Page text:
High-sugar Drink Consumption: An Associate of Obesity and Impaired Fasting Glucose in Canadian Indigenous (Cree) Communities

School of Dietetics & Human Nutrition, McGill University, Macdonald Campus, 21111 Lakeshore Rd., Ste.Anne-de-Bellevue, PQ H9X 3V9, Canada
Nutrition, metabolism, and cardiovascular diseases: NMCD (Impact Factor: 3.32). 06/2012; 22(8):e17-9. DOI: 10.1016/j.numecd.2012.04.007
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Available from: Louise Johnson-Down, Sep 03, 2014
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    • "Our study found that high-sugar drink consumption was positively associated with an at-risk BMI while total carbohydrate intake, adjusting for sugar-drink consumption, was inversely related to an at-risk BMI. Our findings are similar to that observed among Cree of Northern Québec, where high-sugar drink consumption was positively associated and total carbohydrate intake was inversely associated with BMI [21]. "
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    ABSTRACT: Background The study’s objective was to investigate the dietary correlates of an at-risk body mass index (BMI) among Inuit adults from thirty-six communities across the Canadian Arctic using data from the cross-sectional International Polar Year Inuit Health Survey, conducted in 2007–2008. Methods The survey included assessments of 24-hr dietary recall, sociodemographics, physical activity, and anthropometry. Dietary characteristics of overweight and obesity were similar and therefore combined into one at- risk BMI category (≥25 kg/m2) for analyses. The relationship between an at-risk BMI and energy intake from macronutrients, high sugar drinks, high-fat foods, saturated fatty acids, and traditional foods were examined entering each dietary variable separately into a logistic regression model as an independent variable. Analyses were adjusted for age, sex, region, kcalories, walking, smoking and alcohol consumption. Further multivariable models considered selected dietary variables together in one model. Results An at-risk BMI was present for 64% with a prevalence of overweight and obesity of 28% and 36%, respectively. Consumption of high-sugar drinks (>15.5% E) was significantly related with having an at-risk BMI (OR = 1.6; 95% CI 1.2; 2.2), whereas the % E from total carbohydrate evaluated as a continuous variable and as quartiles was inversely related to an at-risk BMI (P -trend < 0.05) in multivariable analyses. While % E from high-fat foods was positively related to an at-risk BMI, the findings were not significant in a model controlling for high-sugar drinks and % E from carbohydrates. Conclusions The prevalence of overweight and obesity is of public health concern among Inuit. The current findings highlight the obesogenic potential of high-sugar drink consumption in an ethnically distinct population undergoing rapid cultural changes and raises concerns regarding carbohydrate restricted diets. Health promotion programs aimed at preventing the development of an unhealthy body weight should focus on physical activity and the promotion of healthy diets with reduced intake of sugar drinks.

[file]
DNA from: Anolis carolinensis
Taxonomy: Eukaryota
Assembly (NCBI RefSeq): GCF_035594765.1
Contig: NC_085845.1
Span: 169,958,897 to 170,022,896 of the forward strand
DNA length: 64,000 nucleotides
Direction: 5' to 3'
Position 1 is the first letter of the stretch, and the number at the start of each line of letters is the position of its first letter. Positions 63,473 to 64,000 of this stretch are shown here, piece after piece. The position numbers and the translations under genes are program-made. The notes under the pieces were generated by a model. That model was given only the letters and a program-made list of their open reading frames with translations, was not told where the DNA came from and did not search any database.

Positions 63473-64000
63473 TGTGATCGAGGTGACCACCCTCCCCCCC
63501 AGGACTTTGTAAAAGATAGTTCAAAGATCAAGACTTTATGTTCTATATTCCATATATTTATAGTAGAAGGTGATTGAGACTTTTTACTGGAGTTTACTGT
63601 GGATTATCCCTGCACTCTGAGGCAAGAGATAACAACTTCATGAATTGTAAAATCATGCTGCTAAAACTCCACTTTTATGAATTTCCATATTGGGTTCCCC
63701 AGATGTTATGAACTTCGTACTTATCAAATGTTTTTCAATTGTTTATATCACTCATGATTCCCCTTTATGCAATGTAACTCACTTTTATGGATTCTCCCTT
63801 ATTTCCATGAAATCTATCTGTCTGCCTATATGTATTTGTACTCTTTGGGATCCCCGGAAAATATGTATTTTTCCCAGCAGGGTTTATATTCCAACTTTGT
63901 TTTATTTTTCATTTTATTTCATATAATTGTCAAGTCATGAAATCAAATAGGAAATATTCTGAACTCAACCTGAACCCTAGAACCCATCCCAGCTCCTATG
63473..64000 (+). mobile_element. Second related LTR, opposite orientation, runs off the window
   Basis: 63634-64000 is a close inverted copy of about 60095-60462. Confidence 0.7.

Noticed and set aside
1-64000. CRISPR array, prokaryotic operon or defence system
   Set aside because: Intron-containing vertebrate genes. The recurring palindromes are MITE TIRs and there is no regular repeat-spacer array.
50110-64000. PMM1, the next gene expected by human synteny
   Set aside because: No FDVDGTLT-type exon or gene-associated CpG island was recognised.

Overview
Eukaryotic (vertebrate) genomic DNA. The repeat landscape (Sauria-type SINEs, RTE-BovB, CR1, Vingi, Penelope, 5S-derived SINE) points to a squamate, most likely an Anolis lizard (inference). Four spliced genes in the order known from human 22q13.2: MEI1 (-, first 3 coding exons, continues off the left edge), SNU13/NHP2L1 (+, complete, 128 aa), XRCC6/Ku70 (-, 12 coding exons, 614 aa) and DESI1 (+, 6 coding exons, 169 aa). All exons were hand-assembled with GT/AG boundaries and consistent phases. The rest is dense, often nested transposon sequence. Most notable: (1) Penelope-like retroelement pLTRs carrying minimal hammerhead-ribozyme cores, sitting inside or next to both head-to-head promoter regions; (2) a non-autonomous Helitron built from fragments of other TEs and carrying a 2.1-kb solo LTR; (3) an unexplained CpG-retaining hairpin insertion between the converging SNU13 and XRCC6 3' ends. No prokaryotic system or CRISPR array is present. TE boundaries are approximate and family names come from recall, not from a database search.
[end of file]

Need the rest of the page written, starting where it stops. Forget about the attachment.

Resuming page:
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    Nutrition, metabolism, and cardiovascular diseases: NMCD 11/2012; 23(1). DOI:10.1016/j.numecd.2012.08.007 · 3.32 Impact Factor
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